if condition: # do thing1 elif condition2: # do thing2 else: # do thing3
a = 50 b = 35 if b > a: print("b is greater than a") elif a == b: print("a and b are equal") else: print("a is greater than b")
We can create boolean expressions using relational operators:
andoperator takes two arguments, and evaluates as True if both of its arguments are True. Otherwise, it evaluates to False.
oroperator also takes two arguments. It evaluates to True if either (or both) of its arguments are True, and False if both arguments are False.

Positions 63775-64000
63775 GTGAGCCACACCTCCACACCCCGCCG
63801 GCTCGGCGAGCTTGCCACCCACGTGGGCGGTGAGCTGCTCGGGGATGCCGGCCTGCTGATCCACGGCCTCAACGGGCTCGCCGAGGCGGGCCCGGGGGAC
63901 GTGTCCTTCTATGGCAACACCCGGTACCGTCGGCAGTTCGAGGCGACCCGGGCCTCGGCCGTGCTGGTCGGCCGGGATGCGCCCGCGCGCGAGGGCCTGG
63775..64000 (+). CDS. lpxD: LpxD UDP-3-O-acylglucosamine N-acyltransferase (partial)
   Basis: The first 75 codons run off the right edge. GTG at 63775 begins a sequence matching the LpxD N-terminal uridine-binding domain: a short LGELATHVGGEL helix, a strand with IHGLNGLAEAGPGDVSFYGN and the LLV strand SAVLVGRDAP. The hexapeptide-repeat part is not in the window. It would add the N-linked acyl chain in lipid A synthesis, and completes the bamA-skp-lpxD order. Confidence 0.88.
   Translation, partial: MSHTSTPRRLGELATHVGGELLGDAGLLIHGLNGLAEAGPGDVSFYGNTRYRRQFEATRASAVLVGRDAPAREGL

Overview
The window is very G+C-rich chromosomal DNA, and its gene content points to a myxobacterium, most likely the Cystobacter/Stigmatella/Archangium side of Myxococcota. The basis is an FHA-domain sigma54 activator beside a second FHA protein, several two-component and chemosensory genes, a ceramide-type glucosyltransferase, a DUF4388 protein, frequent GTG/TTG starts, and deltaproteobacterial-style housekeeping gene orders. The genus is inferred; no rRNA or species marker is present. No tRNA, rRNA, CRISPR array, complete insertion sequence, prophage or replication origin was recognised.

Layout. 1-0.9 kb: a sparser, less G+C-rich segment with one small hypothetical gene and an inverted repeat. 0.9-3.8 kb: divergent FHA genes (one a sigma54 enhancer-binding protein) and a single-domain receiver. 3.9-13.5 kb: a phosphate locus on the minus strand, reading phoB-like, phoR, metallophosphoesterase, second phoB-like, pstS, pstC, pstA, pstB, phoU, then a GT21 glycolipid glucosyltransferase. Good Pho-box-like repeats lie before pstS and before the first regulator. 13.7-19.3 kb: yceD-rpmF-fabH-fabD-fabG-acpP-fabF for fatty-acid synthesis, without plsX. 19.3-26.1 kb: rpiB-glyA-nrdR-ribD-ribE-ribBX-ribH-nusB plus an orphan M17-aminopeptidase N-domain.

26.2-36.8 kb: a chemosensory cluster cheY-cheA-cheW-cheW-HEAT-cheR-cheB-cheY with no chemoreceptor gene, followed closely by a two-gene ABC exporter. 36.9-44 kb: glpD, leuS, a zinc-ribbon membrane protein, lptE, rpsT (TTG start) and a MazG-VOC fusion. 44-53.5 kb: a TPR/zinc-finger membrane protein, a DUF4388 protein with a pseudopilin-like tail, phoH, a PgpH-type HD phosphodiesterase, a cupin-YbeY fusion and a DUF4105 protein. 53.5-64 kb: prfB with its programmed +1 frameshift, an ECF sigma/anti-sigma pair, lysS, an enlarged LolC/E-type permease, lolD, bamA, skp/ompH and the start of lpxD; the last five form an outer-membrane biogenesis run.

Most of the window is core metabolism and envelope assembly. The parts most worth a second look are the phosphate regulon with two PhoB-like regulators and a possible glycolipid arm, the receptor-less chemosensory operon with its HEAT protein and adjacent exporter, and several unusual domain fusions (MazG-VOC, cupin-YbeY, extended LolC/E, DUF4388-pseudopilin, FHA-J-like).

We can use
except statements to check for possible errors that a user might encounter.
try: # some statement except ErrorName: # some statement finally: print("The 'try except' is finished")
First, the statement under
try will be executed. If there’s an error such as NameError or a ValueError, and
try statement will terminate and the
except statement will execute.
def divides(a,b): try: result = a / b print (result) except ZeroDivisionError: print ("Can't divide by zero!")